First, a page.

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3D and HD Television Update - 3D Without Glasses

May 23, 2008 | Chris Payatagool

Each frame a 35-megapixel photo: JVC develops next-gen Super Hi-Vision

1080p high definition might be well and good for your average lounge room TV screen, but cinema projectors need to offer something vastly more impressive if the movies are going to continue to offer a bigger, clearer and more impressive viewing experience than your average cashed-up punter can now get at home. The new ultra-high res standard would now appear to be set with Super Hi-Vision: 7,680 pixels across by 4,320 pixels high (approximately 32-megapixel images) - and JVC have now released a video projector capable of showing 35 megapixels at once. The 8K4K JVC D-ILA (Direct-Drive Image Light Amplifier) has a resolution more than 17 times the level of standard HDTV, and is now the highest-resolution projection display device on the planet.


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JVC's 8K4K JVC D-ILA (Direct-Drive Image Light Amplifier)

The meteoric rise of 1080p high-definition as the standard for home TV sets has made it clear to manufacturers that even the average family is willing to spend previously unheard-of amounts of money to put high quality video displays in the lounge room. But when everybody has HDTV, where do you go for the next level up?

When Super Hi-Vision was launched at NAB2006, there was huge consumer interest in this new format with 16 times the resolution of HD; with each frame the equivalent of a 32-megapixel photo, even large presentations could be completely immersive. It's worth remembering that HD itself is only a little over 20 years old, and when it made its debut in the 1980s there was little in the way of transmission or data storage to make it a practical home device. The situation is similar for us today looking at the Super Hi-Vision format; we don't have the bandwidth or the storage media to play movies at 16 times the current definition - but we will, soon enough.

One thing we do now have is the projection technology to output Super Hi-Vision, with JVC's recent announcement that it has managed to cram 35 megapixels of resolution into a 1.75-inch DILA projection device. This is the highest resolution ever offered by a projection device, and it also offers an excellent 20,000:1 contrast ratio.

JVC clearly sees the "beyond HD" market as a high growth area, not just for digital cinema, but in presentations, monitoring and medical applications as well. And yes, there are apparently proposals underway to make Super Hi-Vision a future TV broadcasting standard. So start saving for your next home cinema upgrade, because it's going to be a whopper!

Philips demonstrates products in the pipeline including "3D TV" without glasses

Even before we get used to high-definition TV, researchers are planning to place "3D" TV in our homes - but without the funny glasses.

Philips Electronics NV gave a peek into its research pipeline Tuesday, demonstrating a prototype that was still fuzzy around the edges. Operating like a holographic greeting card, it combines slightly different angles of the same image to create video that appears to have different depths as your eyes scan it.

The result is uneven, at some moments blurry, and at others merely two dimensional. But sometimes the apparent depth or protrusion can be startling.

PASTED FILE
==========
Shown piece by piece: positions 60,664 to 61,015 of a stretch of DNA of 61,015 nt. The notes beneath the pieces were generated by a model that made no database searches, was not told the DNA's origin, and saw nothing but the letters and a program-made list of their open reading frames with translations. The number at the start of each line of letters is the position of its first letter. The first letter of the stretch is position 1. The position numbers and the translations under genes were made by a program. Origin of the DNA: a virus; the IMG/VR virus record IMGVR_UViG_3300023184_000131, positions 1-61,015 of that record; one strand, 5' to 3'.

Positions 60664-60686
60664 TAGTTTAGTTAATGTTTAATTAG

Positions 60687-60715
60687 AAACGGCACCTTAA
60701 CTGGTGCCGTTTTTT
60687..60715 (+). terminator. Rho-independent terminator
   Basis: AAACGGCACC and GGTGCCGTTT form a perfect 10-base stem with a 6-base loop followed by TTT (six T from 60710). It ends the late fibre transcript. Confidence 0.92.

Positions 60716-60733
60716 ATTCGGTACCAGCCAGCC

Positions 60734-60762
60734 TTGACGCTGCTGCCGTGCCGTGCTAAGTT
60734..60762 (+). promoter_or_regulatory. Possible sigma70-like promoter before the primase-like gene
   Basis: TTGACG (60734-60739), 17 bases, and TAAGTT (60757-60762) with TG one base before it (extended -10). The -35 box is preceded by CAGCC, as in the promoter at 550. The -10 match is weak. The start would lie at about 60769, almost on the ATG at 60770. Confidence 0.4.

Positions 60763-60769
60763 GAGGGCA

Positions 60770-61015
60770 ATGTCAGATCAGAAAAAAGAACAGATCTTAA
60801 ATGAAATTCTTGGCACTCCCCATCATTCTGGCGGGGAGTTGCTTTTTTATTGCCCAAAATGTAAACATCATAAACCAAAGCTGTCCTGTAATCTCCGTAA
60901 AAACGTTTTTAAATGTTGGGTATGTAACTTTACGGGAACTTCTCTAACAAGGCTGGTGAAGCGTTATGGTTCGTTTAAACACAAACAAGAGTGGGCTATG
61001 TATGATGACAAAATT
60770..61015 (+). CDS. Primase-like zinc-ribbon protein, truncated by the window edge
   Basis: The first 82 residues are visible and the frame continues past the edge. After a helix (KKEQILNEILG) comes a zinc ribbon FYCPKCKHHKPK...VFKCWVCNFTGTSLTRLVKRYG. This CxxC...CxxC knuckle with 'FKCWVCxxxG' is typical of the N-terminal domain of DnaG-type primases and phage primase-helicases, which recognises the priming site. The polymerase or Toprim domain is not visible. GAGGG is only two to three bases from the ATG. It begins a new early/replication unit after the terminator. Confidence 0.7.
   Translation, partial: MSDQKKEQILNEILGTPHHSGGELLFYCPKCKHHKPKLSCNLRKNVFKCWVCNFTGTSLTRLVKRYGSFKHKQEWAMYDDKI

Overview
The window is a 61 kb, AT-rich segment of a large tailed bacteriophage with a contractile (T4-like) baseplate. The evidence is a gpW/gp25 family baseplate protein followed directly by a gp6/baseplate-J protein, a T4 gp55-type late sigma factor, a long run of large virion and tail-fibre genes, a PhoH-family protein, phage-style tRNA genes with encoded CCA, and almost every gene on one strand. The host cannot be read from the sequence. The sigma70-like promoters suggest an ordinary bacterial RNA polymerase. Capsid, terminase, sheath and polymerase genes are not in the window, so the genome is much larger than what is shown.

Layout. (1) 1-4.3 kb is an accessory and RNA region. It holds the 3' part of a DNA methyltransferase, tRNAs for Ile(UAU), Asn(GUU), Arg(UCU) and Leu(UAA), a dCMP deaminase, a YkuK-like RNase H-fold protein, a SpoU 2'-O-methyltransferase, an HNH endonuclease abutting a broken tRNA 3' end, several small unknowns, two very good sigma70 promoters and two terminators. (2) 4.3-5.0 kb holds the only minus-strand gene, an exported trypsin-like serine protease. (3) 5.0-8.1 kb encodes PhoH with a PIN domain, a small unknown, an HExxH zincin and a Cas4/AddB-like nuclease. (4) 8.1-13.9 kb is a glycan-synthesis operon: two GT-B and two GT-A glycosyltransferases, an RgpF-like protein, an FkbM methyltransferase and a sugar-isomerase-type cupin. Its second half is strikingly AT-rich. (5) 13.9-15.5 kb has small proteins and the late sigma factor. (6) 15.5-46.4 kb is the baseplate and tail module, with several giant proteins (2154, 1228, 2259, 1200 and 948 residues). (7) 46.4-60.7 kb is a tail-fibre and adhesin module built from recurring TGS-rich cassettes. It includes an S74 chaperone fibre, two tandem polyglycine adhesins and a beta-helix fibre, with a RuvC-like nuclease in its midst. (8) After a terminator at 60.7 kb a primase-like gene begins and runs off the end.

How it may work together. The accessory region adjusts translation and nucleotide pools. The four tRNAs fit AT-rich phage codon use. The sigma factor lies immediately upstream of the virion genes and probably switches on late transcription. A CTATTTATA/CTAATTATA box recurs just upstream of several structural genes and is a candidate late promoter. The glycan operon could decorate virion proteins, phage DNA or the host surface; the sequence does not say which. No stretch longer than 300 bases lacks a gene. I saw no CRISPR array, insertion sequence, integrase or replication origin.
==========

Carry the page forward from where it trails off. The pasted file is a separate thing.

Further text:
"We say the market progression is black and white, to color, to high definition, to 3D," said Bjorn Teuwsen, demonstrating the product. "We estimate in a few years these will be in homes."

Specialized models have been sold to corporations - mostly movie theaters and casinos - where they are usually used for advertising signs, since 2006. But Philips said the product is not yet ready for consumer rollout.

Samsung is demonstrating its own no-glasses 3D television concept model this week in Las Vegas.

Philips' 3D television is one of several products shown to reporters Tuesday, ranging from space-age lighting for shop windows to energy efficient water purifiers intended for the developing world.

The company has sold more than 2 million televisions with "ambient" backlighting to heighten mood effects. The company's vice president for research, Fred Boekhorst, said Tuesday that Philips plans similar features that would involve "other senses."

Such as smell-o-vision? A TV that reaches out and punches you in the nose? Boekhorst wouldn't say, other than that it would "involve emotions."

"What next step could you take in the area of relaxation and emotion?" he said, in answer to questions.

Philips showed off lighting products in early stages of development on Tuesday, including one using light-emitting diodes that is transparent like ordinary glass until it is turned on - and then its entire surface turns into a light.

"You can imagine a lot of uses for this, for instance being used in an office wall to create an instant private space," said researcher Coen Verscheuren.

For emerging markets, Philips has developed a water purification system based on ultraviolet light, which fries away organic material such as bacteria. It is quicker and uses less energy than boiling water, said researcher Georg Greuel.

Other companies also are using ultraviolet light for water purification. Philips claims its next generation will be capable of cleaning 6 liters (1.6 gallons) of water per minute, using 30 watts of electricity.

Philips already has introduced a household model in India, but the technology could also be used for bottle-sized versions for individuals, and in larger installations for cities.

[via International Herald Tribune and Gizmag]






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